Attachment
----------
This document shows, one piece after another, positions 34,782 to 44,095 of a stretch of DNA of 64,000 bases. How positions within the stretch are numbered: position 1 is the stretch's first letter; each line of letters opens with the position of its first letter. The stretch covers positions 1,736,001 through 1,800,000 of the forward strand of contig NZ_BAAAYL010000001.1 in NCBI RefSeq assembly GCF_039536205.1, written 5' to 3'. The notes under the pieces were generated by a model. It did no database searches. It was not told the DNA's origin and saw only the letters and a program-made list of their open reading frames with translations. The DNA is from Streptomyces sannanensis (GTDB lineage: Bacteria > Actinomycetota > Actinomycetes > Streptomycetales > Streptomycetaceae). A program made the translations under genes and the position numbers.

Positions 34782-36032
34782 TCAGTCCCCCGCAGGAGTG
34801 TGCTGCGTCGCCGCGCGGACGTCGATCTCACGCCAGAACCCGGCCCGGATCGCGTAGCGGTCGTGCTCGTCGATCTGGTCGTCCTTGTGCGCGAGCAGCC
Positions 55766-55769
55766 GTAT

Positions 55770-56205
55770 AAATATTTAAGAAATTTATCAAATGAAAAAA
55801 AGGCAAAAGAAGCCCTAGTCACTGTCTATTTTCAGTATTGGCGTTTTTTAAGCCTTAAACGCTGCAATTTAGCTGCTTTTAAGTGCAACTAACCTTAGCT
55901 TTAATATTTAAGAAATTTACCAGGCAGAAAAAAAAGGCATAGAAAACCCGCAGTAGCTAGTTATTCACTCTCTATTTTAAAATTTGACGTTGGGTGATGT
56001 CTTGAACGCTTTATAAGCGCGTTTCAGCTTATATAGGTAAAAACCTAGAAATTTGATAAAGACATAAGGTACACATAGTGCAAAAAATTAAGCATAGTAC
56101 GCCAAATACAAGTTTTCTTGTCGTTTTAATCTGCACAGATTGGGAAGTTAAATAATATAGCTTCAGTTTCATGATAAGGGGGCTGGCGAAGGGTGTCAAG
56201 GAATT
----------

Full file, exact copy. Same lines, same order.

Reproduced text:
This document shows, one piece after another, positions 34,782 to 44,095 of a stretch of DNA of 64,000 bases. How positions within the stretch are numbered: position 1 is the stretch's first letter; each line of letters opens with the position of its first letter. The stretch covers positions 1,736,001 through 1,800,000 of the forward strand of contig NZ_BAAAYL010000001.1 in NCBI RefSeq assembly GCF_039536205.1, written 5' to 3'. The notes under the pieces were generated by a model. It did no database searches. It was not told the DNA's origin and saw only the letters and a program-made list of their open reading frames with translations. The DNA is from Streptomyces sannanensis (GTDB lineage: Bacteria > Actinomycetota > Actinomycetes > Streptomycetales > Streptomycetaceae). A program made the translations under genes and the position numbers.

Positions 34782-36032
34782 TCAGTCCCCCGCAGGAGTG
34801 TGCTGCGTCGCCGCGCGGACGTCGATCTCACGCCAGAACCCGGCCCGGATCGCGTAGCGGTCGTGCTCGTCGATCTGGTCGTCCTTGTGCGCGAGCAGCC
Positions 55766-55769
55766 GTAT

Positions 55770-56205
55770 AAATATTTAAGAAATTTATCAAATGAAAAAA
55801 AGGCAAAAGAAGCCCTAGTCACTGTCTATTTTCAGTATTGGCGTTTTTTAAGCCTTAAACGCTGCAATTTAGCTGCTTTTAAGTGCAACTAACCTTAGCT
55901 TTAATATTTAAGAAATTTACCAGGCAGAAAAAAAAGGCATAGAAAACCCGCAGTAGCTAGTTATTCACTCTCTATTTTAAAATTTGACGTTGGGTGATGT
56001 CTTGAACGCTTTATAAGCGCGTTTCAGCTTATATAGGTAAAAACCTAGAAATTTGATAAAGACATAAGGTACACATAGTGCAAAAAATTAAGCATAGTAC
56101 GCCAAATACAAGTTTTCTTGTCGTTTTAATCTGCACAGATTGGGAAGTTAAATAATATAGCTTCAGTTTCATGATAAGGGGGCTGGCGAAGGGTGTCAAG
56201 GAATT